Thursday, September 20, 2012

The Best Chowder in the World as Far as I'm Concerned

Chowder is one of the worlds best foods, and Gail makes the best clam chowder I've ever had. Really, I'm not kidding here. Gail's not convinced, but she's never been able to show me better. The key is the bacon and the use of milk instead of cream.

Earlier this week we had some neighbors over for dinner. Gail adapted her clam chowder recipe into corn chowder as a way to use the volume of corn that all came ripe at the same time. I love corn chowder almost as much as clam chowder. Gail's chowder base makes it great.

Along with the chowder, Gail served garden beans two ways. The first was sauteed with garden tomatoes. It was good. But the second dish, with the green beans simply roasted with oil and light salt, was the best. Gail also made a tomato, basil, mozzella salad, dressed simply with a nice olive oil.

In addition to the apple crisp Gail made for dessert, our guests brought these flavored rice candies from his recent business trip to Japan. The rice candies are jellied. The green ones tasted like tea. The black and brown ones were covered with sesame seeds and filled with bean paste. Each is delicate and lightly sweet, a fun treat.

The Best Chowder in the World
Makes 2 cups

1 T olive oil
¼ c chopped onion
½ c peeled chopped potato (higher starch potatoes will fall apart and thicken chowder; lower starch will retain shape)
1 c fish or chicken stock
½ t salt
3 oz cooked or 4 oz raw clams
2 t potato or corn starch
½ c whole milk
freshly ground black pepper
  1. Heat oil in heavy soup pot over med heat. Meanwhile, chop onion; add to pot; immediately reduce heat to med-low; saute until tender, about 5 min.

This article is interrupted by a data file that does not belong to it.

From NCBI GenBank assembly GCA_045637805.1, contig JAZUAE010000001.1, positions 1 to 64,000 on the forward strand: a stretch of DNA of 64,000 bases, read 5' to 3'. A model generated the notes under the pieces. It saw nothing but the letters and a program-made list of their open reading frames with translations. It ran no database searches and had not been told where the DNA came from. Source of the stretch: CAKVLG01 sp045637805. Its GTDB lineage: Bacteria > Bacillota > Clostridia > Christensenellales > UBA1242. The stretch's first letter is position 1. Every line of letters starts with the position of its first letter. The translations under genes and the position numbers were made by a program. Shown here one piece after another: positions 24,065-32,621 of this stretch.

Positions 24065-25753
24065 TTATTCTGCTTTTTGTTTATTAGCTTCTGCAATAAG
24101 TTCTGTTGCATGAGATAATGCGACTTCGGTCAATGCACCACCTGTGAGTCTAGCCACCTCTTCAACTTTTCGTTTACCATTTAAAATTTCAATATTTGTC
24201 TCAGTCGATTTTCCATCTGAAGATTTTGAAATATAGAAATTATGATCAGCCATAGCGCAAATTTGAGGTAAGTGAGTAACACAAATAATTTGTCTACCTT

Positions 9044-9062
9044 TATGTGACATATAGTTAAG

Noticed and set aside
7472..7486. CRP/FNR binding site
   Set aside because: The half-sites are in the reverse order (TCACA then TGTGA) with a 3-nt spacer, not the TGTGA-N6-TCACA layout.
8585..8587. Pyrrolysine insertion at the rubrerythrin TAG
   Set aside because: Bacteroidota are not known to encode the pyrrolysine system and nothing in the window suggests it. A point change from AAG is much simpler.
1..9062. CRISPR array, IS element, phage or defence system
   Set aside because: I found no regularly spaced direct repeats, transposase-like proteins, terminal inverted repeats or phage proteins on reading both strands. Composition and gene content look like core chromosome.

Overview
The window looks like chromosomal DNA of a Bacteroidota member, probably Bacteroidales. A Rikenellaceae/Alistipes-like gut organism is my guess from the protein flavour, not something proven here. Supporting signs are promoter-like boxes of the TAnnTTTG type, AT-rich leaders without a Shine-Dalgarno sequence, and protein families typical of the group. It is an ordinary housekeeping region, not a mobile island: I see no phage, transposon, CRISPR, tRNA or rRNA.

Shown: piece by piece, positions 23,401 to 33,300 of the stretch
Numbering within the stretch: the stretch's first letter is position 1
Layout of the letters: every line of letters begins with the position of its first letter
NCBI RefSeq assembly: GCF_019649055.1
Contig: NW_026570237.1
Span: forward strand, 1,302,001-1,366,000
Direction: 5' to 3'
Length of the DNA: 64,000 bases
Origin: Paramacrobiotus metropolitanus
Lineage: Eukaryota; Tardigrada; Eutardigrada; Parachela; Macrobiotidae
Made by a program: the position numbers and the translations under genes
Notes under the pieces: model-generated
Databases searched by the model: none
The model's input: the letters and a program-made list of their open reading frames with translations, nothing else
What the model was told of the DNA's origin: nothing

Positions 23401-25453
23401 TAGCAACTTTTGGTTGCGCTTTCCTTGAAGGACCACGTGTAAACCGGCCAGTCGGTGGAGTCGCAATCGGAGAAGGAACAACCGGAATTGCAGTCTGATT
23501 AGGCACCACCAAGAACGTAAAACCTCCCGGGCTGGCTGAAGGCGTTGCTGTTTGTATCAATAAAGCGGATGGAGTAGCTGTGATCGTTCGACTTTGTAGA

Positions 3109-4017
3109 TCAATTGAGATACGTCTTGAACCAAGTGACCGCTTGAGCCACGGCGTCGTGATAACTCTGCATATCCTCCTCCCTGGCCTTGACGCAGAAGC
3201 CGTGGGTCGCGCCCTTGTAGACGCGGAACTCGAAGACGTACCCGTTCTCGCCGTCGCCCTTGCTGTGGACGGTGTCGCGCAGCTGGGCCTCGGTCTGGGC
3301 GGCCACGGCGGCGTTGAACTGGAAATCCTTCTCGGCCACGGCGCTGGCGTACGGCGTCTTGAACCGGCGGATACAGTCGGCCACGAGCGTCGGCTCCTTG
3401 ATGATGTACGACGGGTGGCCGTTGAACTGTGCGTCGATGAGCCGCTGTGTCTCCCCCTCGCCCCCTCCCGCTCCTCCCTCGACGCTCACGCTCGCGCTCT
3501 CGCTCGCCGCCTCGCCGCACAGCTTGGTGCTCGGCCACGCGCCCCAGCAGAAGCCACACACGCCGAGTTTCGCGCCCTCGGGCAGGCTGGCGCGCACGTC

2. Meanwhile, peel potato; cut into bite-sized cubes. Drain seafood if necessary, reserving liquid;  cut seafood into bite-sized pieces. Add stock to any reserved seafood liquid to make required amount.
  3. Add potato, stock and salt. Cover; simmer until tender, 15 min.
  4. When potatoes soften, mash some right in pot with potato masher, if desired.
  5. Stir potato starch into milk until all lumps dissolved; stir into pot.
  6. Add seafood; heat through, making sure raw seafood is thoroughly cooked.
  7. Best if cooled, refrigerated overnight, and reheated.
  8. Serve with oyster crackers or in a bread bowl.
  9. Season at table with freshly ground black pepper.
  • Corn chowder: Add ½ c corn niblets per serving, either in addition to or in place of fish.
  • Add garlic.
  • Substitute white fish or other seafood for clams.
  • Start by sauteing 2 slices bacon in pan until crisp; use drippings in place of oil and salt; add chopped bacon to chowder; season to taste.


  1. Rarely meet a chowder I don't like... and this sounds great! Tell me, though, exactly what sort of potatoes are you recommending? I know nothing about relative starch content, I'm afraid! Still, mmmm...

  2. We usually use all-purpose potatoes. Sometimes these are labeled Yukon Gold. Boiling potatoes hold together (have less starch). Baking potatoes fall apart (have more starch).